By Krista Pfunder
Supporters of a ban on the use of plastic bags are urging Maryland legislators to protect the Bay by passing the bill once and for all this legislative session. The statewide ban bill was a victim of the 2020 General Assembly, cut short due to the COVID-19 pandemic.
The proposed bill — named the Plastic Bag Reduction Act (HB209/SB331) — would stop retailers from providing plastic bags to customers starting July 1, 2022. The hope is that the amended bill will be brought to the floor for a vote before the General Assembly wraps its current session on April 12.
“Plastic bags litter our waterways and our beaches,” says Del. Brooke Leirman (D-District 46), the bill’s sponsor in the House. “It’s almost impossible to escape the sight of plastic bags in my district (Baltimore). And most of the plastic was created in the last decade.”
During the 2020 session, the bill saw two major amendments: removing the requirement to charge for other carryout bags and dropping a working group focused on reducing plastic and single-use container waste.
“We need to pass this bill to allow people time to get ready for July 2022,” says Sen. Malcolm L. Augustine (D-District 47), the bill’s sponsor in the Senate.
The bill was heard in the Senate Finance and House Environment and Transportation committees last week, and a vote from both committees is expected soon.
“Coastal tourism depends on a healthy Bay,” says Jacob Ross, Mid-Atlantic Campaign Organizer for Oceana, the world’s largest non-profit focused on ocean conservation. “A healthy Bay supports 96,000 jobs and $6 billion in GDP (Gross Domestic Product).”
Plastic bags are among the most common materials entangling animals in the Chesapeake. “A plastic bag was found in a dead minke whale on Virginia’s Eastern Shore,” Ross says. “We cannot recycle our way out of this mess. Passing policies reducing plastic production is critical.”
COVID-19 has impacted the plastic bag situation in the Bay.
“The pandemic has made this issue more critical,” says Leirman. “The use of single-use plastic bags has increased with carryout.”
But the pandemic also creates challenges for businesses to comply with the bill if it passes.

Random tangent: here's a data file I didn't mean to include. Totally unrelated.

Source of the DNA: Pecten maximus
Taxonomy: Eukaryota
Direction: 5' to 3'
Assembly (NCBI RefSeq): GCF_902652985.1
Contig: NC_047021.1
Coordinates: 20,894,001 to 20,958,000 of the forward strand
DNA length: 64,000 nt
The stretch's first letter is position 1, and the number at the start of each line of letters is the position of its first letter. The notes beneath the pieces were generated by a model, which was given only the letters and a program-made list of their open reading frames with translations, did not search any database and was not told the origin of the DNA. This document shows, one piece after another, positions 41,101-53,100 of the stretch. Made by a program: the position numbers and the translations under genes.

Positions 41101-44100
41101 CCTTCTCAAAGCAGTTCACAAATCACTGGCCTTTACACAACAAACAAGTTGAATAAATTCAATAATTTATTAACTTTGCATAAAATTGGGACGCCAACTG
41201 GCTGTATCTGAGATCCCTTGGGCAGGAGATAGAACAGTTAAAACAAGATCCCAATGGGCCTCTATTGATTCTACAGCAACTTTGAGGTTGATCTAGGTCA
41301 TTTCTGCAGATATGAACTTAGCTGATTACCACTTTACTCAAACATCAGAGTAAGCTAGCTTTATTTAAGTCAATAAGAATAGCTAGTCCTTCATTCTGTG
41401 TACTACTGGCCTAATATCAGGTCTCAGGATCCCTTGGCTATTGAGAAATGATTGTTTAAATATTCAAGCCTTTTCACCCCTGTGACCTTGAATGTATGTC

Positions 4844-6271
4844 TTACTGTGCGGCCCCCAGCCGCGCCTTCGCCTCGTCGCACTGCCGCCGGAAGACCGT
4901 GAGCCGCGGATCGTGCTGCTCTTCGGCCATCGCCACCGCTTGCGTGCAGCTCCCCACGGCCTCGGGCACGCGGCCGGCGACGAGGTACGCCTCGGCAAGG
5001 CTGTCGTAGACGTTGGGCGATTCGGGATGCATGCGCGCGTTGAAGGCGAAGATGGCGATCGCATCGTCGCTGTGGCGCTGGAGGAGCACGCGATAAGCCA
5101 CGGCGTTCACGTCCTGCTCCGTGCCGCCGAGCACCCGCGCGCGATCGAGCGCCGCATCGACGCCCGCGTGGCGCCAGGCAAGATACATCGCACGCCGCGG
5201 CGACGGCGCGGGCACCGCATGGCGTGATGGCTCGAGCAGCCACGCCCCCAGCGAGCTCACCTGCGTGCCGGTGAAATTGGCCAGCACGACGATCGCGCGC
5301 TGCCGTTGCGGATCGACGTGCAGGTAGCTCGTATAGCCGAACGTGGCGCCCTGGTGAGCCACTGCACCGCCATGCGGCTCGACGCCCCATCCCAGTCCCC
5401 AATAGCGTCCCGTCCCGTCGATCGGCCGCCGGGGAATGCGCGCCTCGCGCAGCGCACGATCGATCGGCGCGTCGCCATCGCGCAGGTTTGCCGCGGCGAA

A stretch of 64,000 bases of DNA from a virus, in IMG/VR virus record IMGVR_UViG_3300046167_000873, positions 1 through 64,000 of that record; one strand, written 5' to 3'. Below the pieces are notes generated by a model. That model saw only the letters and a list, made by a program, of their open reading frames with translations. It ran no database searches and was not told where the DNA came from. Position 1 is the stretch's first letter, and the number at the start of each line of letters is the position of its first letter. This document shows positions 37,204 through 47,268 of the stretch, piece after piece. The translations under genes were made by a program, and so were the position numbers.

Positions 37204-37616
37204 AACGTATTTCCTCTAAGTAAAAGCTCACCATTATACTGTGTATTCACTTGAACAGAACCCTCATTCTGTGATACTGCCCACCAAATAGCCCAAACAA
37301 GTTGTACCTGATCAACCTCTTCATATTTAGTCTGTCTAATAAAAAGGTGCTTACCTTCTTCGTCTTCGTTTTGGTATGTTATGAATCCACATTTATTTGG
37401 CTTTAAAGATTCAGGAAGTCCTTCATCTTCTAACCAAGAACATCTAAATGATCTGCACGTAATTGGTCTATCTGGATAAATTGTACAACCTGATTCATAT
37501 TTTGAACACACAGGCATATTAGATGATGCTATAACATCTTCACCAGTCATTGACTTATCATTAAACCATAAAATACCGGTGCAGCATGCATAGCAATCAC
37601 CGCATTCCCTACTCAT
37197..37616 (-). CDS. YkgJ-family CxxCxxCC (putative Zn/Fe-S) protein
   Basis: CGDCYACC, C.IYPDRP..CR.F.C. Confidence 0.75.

Jared Littmann, owner of K&B True Value in Annapolis and a member of Annapolis Green—a nonprofit advocating for environmental issues and the ban—made the switch from plastic bags to paper in early 2020.
“The response from our customers was very positive,” Littman says. “No complaints if we used paper bags with handles, which are much more expensive than bags without handles. The paper bags without handles weren’t as popular.”
But the pandemic put a wrinkle in Littman’s plans.
“We had switched from plastic to paper before the pandemic, but when we closed to curbside and everything needed a bag, sales were down, and costs were up, so we switched back to plastic temporarily,” Littman says. “When we moved to paper, it was part of a three-part strategy that we were rolling out to ask customers if they needed a bag at all and, if they did, if they’d buy a reusable tote bag. Only if they wanted a bag and didn’t want to buy one, would we use a paper bag. The effort was part of a reduce, reuse, and then use paper, strategy.”
The paper bags with handles cost Littman 600 percent more than plastic bags. He worries that business owners may struggle with the cost.
“The best answer is probably the education piece that government can provide to encourage customers to bring reusable bags so that we don’t have the paper bag expense,” Littman says.
Advocates for the bill—including Anne Arundel County Executive Steuart Pittman—attended a virtual rally last week, calling upon the 120-plus attendees to reach out to their legislators in support of the bill.
“In Anne Arundel County, we have 530 miles of coast and we have a lot of trash,” says Pittman. “I think part of the reason I got elected is that people want to clean up the environment.”